The Graduate Tax

Steve McCann
Politicians are ever on the lookout for new sources of revenue for their bloated governments.  The new coalition government in the United Kingdom is scrambling to find new and creative ways to increase revenues.

A proposal made by Vince Cable, Business Secretary of the current British Government, represents a new and insidious methodology of effective indentured servitude if someone is foolish enough to obtain a university degree in the United Kingdom.  

In essence this graduate would pay a lifelong tax each year until death emancipates him or her.  The tax will be solely based on the fact of obtaining a degree and would be based on a percentage (yet to be determined and subject to the whims of future parliaments) of one's income.  As it stands today, higher earners could pay up to $24,000.00 per year. 

Theoretically this revenue would be designated to keeping tuition costs down as the new funds would subsidize the universities.  But as history has shown, whenever there is a subsidy from government cost containment is rarely on the agenda for any institution.  No to mention there is no guarantee that future governments would cease the subsidy and simply add the new revenue to general expenditures.

Now that the Washington D.C. has fully taken over the student loan program will this kind of thinking soon appear in the halls of Congress, as they too are desperate for new sources of revenue?
Politicians are ever on the lookout for new sources of revenue for their bloated governments.  The new coalition government in the United Kingdom is scrambling to find new and creative ways to increase revenues.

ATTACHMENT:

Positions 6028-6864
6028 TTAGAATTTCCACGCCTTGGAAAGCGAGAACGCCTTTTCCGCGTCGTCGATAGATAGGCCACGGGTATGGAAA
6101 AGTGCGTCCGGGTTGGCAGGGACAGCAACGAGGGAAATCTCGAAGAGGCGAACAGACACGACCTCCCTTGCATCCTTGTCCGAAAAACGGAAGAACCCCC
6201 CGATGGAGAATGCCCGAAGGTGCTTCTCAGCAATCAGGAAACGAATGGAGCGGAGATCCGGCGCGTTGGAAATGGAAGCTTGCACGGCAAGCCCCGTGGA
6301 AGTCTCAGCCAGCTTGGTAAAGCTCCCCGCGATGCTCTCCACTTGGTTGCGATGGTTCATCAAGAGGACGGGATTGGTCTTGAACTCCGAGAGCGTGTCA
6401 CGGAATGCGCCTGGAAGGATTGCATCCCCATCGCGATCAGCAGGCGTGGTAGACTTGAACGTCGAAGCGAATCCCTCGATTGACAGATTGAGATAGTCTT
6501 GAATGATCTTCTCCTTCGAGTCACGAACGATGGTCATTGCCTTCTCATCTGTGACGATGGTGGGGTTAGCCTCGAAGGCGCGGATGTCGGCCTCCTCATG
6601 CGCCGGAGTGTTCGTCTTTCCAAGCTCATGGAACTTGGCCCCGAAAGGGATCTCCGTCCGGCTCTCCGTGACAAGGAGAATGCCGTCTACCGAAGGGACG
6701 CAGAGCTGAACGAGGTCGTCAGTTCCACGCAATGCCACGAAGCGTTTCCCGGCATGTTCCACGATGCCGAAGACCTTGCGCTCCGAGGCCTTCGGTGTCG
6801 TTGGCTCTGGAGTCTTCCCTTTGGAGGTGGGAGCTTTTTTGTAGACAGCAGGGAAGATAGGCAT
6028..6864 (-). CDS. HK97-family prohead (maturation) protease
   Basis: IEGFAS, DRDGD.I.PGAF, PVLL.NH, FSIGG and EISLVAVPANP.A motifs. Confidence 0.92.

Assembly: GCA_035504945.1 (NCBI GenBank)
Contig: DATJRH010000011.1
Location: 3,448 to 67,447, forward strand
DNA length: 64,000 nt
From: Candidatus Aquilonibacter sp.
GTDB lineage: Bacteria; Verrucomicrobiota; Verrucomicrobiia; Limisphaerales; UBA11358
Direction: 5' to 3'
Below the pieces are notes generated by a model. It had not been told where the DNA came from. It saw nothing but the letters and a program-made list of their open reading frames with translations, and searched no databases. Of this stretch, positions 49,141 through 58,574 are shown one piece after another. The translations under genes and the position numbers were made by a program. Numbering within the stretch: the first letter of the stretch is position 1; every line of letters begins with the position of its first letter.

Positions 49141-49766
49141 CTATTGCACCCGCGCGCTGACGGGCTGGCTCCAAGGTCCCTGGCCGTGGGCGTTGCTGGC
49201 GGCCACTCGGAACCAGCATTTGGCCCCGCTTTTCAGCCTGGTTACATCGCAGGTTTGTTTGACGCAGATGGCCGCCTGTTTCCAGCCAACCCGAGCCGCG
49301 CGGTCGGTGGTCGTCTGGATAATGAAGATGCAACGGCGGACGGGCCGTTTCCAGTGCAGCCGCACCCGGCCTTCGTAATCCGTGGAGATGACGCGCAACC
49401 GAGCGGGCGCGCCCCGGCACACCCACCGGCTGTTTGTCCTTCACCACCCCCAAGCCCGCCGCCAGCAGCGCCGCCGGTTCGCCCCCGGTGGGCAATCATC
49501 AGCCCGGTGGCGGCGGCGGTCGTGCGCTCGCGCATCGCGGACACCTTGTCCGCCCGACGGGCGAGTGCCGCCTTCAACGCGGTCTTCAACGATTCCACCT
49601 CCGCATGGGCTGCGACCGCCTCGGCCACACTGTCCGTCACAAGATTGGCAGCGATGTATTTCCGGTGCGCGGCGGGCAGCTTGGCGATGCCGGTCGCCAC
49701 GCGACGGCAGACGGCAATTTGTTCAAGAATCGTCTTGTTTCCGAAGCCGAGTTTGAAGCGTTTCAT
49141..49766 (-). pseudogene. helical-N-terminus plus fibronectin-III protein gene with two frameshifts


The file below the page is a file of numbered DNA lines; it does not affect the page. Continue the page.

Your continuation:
A proposal made by Vince Cable, Business Secretary of the current British Government, represents a new and insidious methodology of effective indentured servitude if someone is foolish enough to obtain a university degree in the United Kingdom.  

In essence this graduate would pay a lifelong tax each year until death emancipates him or her.  The tax will be solely based on the fact of obtaining a degree and would be based on a percentage (yet to be determined and subject to the whims of future parliaments) of one's income.  As it stands today, higher earners could pay up to $24,000.00 per year. 

Theoretically this revenue would be designated to keeping tuition costs down as the new funds would subsidize the universities.  But as history has shown, whenever there is a subsidy from government cost containment is rarely on the agenda for any institution.  No to mention there is no guarantee that future governments would cease the subsidy and simply add the new revenue to general expenditures.

Now that the Washington D.C. has fully taken over the student loan program will this kind of thinking soon appear in the halls of Congress, as they too are desperate for new sources of revenue?